Iwa ni shimiiru
Semi no koe
The way stillness is
Sinking into very stones
Voice of cicadas
The little town of Yamadera lies in a small valley, recognizable by the cliffs jutting out of the forest on one side, rocky outcroppings on which perch halls of the revered Risshakuji Temple (lit. “The Temple of Standing Stones”). A stone stairway on this side of the valley leads through the temple and up to these precipices. In the early morning or after dusk, one can still find the stillness here that Basho spoke of, transfixed by the voices of cicadas in summer.
On the other side of the valley is another stairway. It leads up to a viewpoint looking back—over the river, across the town, to Risshakuji. It also leads to a museum devoted to Matsuo Basho, one of Japan’s most prominent haiku poets. Yamadera was one of the poet’s well-known stops along his journey through the north, immortalized in his travelogue The Narrow Road to the Deep North. He passed this way in July of 1689—hence the cicadas and safflowers referenced in his haiku about Yamadera. You can come relax here before or after visiting Risshakuji, letting it all sink in.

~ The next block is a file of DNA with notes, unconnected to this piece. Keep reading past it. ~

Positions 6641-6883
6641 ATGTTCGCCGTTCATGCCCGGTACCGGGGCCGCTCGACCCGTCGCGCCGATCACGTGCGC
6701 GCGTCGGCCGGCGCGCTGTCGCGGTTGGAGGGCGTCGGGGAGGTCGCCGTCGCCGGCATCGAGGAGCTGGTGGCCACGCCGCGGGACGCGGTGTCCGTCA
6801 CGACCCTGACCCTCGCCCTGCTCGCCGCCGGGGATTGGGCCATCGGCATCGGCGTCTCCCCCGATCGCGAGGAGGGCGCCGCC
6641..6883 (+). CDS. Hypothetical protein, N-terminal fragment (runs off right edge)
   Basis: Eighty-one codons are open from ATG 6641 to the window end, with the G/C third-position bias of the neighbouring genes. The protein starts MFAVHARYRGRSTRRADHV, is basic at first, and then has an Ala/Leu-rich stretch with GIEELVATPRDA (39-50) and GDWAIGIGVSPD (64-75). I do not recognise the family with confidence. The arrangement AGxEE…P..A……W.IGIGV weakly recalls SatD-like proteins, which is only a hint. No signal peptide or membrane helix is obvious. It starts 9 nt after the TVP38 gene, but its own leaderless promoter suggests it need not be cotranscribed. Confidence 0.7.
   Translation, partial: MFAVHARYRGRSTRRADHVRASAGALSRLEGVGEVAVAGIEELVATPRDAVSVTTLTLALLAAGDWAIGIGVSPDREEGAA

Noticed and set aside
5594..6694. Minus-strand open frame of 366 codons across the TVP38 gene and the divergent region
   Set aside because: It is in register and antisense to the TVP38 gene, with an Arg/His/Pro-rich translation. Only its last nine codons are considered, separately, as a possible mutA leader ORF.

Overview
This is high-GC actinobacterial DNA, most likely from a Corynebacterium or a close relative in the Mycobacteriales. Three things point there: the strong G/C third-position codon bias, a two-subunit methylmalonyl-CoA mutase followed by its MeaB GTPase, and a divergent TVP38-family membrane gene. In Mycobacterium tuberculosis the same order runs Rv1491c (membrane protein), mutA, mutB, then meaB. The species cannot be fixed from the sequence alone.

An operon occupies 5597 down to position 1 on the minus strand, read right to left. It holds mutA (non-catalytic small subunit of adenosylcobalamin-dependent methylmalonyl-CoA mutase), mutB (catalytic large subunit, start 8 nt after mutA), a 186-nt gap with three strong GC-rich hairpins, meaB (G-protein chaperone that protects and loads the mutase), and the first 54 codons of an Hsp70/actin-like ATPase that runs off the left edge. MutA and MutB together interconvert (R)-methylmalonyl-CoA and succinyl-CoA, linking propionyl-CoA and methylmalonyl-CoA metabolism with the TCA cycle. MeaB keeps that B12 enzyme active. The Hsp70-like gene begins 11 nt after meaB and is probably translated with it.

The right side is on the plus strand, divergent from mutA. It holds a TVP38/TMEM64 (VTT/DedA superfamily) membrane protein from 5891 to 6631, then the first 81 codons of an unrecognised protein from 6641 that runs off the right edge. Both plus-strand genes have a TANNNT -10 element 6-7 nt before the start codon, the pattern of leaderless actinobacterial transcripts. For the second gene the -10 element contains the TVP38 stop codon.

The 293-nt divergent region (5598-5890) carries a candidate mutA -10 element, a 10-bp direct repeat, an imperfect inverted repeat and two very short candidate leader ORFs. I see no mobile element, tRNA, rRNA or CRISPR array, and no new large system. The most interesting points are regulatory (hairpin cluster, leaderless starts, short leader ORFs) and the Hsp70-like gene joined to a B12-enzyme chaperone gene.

Climbing this other set of stairs, up a gentler slope than those it faces, you will find the hiragana for two of Basho’s haiku marked on the steps, reading one on your way up, and another on your way down. Climbing, step by step you will read: shi-zu-ka-sa-ya—and you come to a small landing marking the first five-syllable line. Taking your next step, still reading off the stones: i-wa-ni-shi-mi-iru—seven syllables; second landing, then se-mi-no-ko-e. Extra steps are provided above, inviting one to play with the meter of the poem for a little while before you reach the top.
This approach brings you to the Yamadera Basho Memorial Museum. The images presented in Basho’s poetry will come to life as you walk about this simple but engrossing museum. Scrolls in Basho’s own hand will show you how he presented some of the haiku, as gifts or in competitions. Basho’s stated goal was to find and observe remote places worthy of fresh verse. His accomplishment was not only a splendid collection of transcendent poetry but also a lively, engaging selection of prose travelogue, passing from one landmark to the next while telling how he passed and whom he met.
In addition to the permanent exhibits, there is also special-exhibition room with exhibits that are rotated on a semi-regular basis. The special exhibit might focus on an aspect of Basho’s life and work, or might delve into the culture and history of Yamadera. For example, when I visited in October, the special exhibit was the sixth installment in a series of exhibitions which highlighted Yamagata’s history as a prosperous region for benibana (safflower) production.